|Alec Sharp giving his speech
at IRM BPM Europe
One of the highlight of the BPM Europe event (especially for the BPM hardcore people, at least 🙂 has been the speech given by Alec Sharp on June 9th.
The main point of the discussion is again that the human issues are the key for effective business process re-organization.And Organization Development (OD) is a perfect discipline that can complement the BPM initiatives.
First message: obviously, BPR might be designed as a process itself. And as such, it crosses several enterprise divisions. To grant success, BPM projects must get alliances among different actors, including BPM analysts, and even more Organization Development consultants.
Second message: what is OD really? Possible definitions span 40 years of practices, but the common bottomline is: reshaping behaviour and structure for improving enterprise process effectiveness.
There are a lot of commonalities with BPM practices. However, people in the two fields seldom collaborate.
This is quite unfortunate, considering the explicit dependency we have:
Enterprise culture, behaviours, core competencies and management style put strong constraints to business process, and also not accidentally the enacted business processes can impact the enterprise culture in a deep way.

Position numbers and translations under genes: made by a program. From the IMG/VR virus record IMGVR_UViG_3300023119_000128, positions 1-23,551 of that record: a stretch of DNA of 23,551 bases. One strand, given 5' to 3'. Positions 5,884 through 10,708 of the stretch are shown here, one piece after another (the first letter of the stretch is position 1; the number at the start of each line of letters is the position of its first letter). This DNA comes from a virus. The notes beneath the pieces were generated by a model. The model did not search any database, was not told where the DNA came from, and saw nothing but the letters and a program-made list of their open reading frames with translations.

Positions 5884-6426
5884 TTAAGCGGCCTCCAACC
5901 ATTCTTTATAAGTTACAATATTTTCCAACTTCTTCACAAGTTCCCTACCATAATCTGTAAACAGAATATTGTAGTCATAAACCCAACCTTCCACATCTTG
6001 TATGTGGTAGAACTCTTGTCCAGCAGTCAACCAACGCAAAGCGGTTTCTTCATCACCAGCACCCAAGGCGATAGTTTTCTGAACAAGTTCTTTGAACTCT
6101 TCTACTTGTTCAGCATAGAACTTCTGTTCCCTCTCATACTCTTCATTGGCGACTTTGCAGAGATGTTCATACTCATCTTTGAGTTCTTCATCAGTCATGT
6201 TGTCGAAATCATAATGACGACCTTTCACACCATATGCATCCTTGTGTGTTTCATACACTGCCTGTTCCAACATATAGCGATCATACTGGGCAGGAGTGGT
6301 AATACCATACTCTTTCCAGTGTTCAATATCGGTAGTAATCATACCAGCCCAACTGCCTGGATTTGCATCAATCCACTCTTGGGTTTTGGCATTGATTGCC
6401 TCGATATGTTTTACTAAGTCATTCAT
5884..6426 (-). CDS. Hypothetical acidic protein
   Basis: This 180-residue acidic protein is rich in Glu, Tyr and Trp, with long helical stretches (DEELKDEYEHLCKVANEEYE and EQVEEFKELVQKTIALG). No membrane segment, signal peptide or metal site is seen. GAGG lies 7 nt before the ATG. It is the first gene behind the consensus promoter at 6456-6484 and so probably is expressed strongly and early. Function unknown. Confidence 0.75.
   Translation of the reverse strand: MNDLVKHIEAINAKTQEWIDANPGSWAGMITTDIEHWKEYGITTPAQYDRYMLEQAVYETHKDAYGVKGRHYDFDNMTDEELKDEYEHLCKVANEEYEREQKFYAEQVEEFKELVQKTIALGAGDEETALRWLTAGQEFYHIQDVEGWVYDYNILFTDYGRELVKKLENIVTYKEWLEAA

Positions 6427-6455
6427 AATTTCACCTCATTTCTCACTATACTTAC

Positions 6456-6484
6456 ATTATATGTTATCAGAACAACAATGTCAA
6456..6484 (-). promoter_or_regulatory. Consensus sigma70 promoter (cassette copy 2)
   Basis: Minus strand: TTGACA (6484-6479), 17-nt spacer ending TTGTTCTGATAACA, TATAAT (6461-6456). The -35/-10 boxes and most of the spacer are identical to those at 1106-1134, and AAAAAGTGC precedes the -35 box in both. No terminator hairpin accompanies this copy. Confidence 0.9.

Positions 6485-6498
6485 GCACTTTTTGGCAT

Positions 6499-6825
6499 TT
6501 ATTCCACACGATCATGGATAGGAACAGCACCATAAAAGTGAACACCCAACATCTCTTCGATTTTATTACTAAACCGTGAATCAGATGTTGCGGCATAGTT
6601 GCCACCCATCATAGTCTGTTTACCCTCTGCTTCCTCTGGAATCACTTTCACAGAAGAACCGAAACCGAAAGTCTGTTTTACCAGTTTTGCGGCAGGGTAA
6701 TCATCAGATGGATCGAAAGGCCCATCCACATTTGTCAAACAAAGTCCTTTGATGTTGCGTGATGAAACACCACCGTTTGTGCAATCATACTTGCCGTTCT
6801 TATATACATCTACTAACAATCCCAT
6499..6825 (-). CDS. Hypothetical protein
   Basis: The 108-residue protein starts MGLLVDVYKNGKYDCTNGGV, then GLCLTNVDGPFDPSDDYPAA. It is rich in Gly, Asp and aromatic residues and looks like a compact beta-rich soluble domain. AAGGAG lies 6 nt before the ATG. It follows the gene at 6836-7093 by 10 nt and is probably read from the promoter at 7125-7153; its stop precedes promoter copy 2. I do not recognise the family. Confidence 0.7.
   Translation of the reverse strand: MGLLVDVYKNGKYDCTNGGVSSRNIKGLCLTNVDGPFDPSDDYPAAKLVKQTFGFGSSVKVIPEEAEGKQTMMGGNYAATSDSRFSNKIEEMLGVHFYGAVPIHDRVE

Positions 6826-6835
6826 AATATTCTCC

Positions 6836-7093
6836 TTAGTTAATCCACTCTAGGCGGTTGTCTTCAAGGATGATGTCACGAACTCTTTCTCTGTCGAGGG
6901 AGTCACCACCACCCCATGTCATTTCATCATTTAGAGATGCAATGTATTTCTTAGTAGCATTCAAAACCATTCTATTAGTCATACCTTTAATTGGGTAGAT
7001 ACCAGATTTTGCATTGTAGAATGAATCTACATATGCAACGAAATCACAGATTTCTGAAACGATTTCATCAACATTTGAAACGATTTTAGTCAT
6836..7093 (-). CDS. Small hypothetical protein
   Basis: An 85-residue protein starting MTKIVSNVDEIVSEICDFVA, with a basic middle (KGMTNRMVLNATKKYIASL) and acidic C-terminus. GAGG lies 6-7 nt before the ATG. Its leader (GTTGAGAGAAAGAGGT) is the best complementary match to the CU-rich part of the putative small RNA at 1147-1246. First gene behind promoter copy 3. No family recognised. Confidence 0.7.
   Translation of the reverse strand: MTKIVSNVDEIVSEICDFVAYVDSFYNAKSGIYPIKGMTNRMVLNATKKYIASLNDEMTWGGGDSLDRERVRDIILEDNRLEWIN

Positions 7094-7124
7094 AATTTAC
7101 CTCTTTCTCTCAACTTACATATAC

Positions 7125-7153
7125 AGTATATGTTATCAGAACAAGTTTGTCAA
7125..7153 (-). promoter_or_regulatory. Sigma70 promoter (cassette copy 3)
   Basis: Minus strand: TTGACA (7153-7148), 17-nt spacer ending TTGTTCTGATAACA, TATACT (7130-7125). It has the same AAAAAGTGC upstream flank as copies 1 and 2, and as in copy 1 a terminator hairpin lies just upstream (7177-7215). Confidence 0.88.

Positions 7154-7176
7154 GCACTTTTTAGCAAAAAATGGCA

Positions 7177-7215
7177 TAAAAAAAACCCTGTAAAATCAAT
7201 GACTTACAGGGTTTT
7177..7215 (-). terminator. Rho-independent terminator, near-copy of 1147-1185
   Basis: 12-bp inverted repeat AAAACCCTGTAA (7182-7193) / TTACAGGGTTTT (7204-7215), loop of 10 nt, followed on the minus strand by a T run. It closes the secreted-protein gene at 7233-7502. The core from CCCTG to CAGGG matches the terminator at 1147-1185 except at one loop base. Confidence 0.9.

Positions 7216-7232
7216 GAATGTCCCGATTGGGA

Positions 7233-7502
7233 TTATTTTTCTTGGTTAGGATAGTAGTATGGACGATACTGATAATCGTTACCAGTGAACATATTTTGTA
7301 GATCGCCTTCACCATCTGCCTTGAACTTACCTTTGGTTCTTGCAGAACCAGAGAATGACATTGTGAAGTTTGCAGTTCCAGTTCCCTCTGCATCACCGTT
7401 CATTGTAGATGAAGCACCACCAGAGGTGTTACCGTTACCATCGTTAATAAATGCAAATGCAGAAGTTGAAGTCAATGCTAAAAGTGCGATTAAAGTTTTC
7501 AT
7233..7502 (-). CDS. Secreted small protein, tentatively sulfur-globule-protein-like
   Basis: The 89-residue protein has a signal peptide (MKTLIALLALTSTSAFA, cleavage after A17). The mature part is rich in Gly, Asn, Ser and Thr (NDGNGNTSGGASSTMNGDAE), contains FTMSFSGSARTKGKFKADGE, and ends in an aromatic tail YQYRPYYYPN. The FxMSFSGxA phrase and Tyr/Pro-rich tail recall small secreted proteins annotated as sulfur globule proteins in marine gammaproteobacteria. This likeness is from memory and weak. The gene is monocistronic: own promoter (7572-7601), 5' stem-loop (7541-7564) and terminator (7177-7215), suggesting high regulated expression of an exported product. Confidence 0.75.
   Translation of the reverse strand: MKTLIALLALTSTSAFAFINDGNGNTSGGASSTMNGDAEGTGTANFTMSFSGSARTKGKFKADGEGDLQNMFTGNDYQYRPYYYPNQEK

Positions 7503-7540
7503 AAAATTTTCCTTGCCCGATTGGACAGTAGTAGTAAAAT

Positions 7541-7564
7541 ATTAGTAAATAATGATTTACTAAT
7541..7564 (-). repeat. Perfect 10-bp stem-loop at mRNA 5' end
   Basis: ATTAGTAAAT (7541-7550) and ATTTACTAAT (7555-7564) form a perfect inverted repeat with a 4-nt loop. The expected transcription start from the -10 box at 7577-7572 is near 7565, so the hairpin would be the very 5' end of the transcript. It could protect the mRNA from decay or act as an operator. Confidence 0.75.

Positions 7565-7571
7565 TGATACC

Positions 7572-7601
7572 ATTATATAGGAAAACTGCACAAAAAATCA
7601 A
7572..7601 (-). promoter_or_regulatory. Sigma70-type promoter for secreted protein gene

Third message: this is not just an abstract statement. Concretely this applies to every tools used for enacting the processes.
For instance, measures and incentives that locally aim at optimizing the performances of single actors may lead to huge inefficiencies at the overall process level. Just imagine the typical sales incentives: this tends to lead to orders very unevenly spread along the year, which in turn make it difficult (and less efficient) for other functions (production, shipping) to reach their goals.
Fourth message: the differentiators.
The core question is: what differentiates you from the other providers of the same products/services? One should be careful when deciding. For instance, if you aim at operational excellence: this actually means you are more efficient but less flexible.
In general, it’s difficult (impossible?) to excel in more than one vertexes of the triangle: operational excellence, product leadership, or customer intimacy. You need to set your trade off point among the three.
All this may end up in huge conflicts and distress of people, if OD perspective is not considered.
Once one direction is chosen, people need to be involved and motivated. Otherwise, they might work on another direction and finally get frustrated / betrayed once they get to know the actual direction the company is moving towards.
Fifth message: hitting the belief wall.
It’s always the case that a set of beliefs / value statements within the enterprise can stop the growth of the company. To go beyond this, you need to change people’s beliefs!